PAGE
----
How Will Obamacare Affect Podiatry?
- Volume 27 - Issue 1 - January 2014
- 11791 reads
- 6 comments
So what you should expect in the months to come and how should you gear your practice to be able to be profitable?
1. You need to get a handle on what it actually costs you to see a patient and determine your price per patient to see how you may be able to continue being profitable with reduced reimbursement.
2. You need to gear up your office to be able to perform more services for cash including office-based surgery for those patients who will have larger deductibles and may not be able to have procedures at the hospital or surgical center.
3. Review your collection procedures to collect a greater percentage of these increasing large deductibles upfront rather than attempting to collect after the fact.
4. Be more diligent in verifying benefits since it is not clear that the actual plan the patient signed up for will be listed on his or her card. Make sure you are aware of how you will get paid before performing the service.
5. Research the new managed care plans opening in your state to see if you can negotiate a contract before these plans close. Be assured that insurers will not contract with a great number of podiatrists per geographical area.
6. Gear your practice for a greater ability to have more cash-related services, (i.e. fungal nail laser, shockwave, in-office dispensing, etc).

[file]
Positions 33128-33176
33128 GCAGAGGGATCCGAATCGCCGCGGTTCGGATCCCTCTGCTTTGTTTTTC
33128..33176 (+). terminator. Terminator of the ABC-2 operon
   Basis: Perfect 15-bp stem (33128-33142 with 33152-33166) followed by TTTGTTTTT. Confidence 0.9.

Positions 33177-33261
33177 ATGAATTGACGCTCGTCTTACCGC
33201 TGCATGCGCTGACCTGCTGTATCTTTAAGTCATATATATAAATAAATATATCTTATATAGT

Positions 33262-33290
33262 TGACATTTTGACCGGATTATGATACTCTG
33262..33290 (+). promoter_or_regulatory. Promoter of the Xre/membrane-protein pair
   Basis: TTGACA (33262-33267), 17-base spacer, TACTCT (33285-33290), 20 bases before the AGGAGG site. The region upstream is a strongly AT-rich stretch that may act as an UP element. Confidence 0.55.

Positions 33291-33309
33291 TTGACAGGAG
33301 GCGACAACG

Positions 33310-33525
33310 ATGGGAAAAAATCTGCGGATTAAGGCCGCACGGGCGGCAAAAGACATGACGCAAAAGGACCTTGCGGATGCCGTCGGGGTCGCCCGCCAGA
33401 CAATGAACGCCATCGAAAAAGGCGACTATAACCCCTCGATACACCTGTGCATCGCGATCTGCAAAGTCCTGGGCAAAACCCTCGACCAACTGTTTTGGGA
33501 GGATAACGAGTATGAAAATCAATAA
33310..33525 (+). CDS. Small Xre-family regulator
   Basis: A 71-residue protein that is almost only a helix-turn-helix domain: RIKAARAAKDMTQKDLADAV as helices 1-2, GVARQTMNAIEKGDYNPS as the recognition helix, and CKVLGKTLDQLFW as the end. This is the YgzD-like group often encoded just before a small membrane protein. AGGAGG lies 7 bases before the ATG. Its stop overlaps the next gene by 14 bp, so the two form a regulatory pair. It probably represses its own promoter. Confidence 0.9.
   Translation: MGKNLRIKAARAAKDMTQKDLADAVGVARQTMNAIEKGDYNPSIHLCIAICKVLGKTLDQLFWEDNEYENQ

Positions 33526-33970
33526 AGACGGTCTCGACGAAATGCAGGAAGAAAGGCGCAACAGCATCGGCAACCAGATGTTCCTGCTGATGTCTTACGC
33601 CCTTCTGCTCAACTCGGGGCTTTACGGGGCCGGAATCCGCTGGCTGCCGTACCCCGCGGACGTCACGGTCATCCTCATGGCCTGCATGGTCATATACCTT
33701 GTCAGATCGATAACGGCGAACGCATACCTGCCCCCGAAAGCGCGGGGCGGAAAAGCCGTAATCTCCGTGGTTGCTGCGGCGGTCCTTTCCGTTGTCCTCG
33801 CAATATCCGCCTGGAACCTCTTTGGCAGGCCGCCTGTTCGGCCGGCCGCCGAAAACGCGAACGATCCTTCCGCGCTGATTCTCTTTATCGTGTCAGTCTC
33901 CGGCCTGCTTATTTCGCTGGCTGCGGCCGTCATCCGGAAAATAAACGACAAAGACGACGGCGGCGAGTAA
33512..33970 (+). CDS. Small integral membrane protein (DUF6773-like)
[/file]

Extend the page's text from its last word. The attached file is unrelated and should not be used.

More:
7. Look to see if a podiatric supergroup is functioning or forming in your area.
My personal opinion of this law is although it will produce a greater number of insured patients, it will be impossible to actually reduce costs with the government having to “kick in” more tax dollars to subsidize many of them. The only way to truly reduce costs with increased utilization would be to cut payments to providers and reduce the size of the networks, which will ultimately result in rationing of care.
I believe the podiatrists who can maximize their efficiency and increase their non-insurance based services will survive in this new environment.
Dr. Frankel is a Fellow of the American College of Foot and Ankle Surgeons, and the American Society of Podiatric Surgeons. He is board certified by the American Board of Ambulatory Foot Surgery and the American Board of Podiatric Surgery. Dr. Frankel is in private practice in Chicago.
1. Available at https://www.blueshieldca.com/bsca/find-a-plan/health-plans/individual-fa... .
2. Available at http://www.uhc.com/live/uhc_com/Assets/Documents/VA-GSC25_50_20_3000_150... .
Editor’s note: For further reading, see “What You Should Know About Accountable Care Organizations” in the April 2013 issue of Podiatry Today, the November 2013 DPM Blog “Is It Time To Switch The Dial On Insurance Networks?” by Stephen Barrett, DPM, and “How Can We Adapt To Inherent Challenges In Healthcare Reform?” in the June 2013 issue.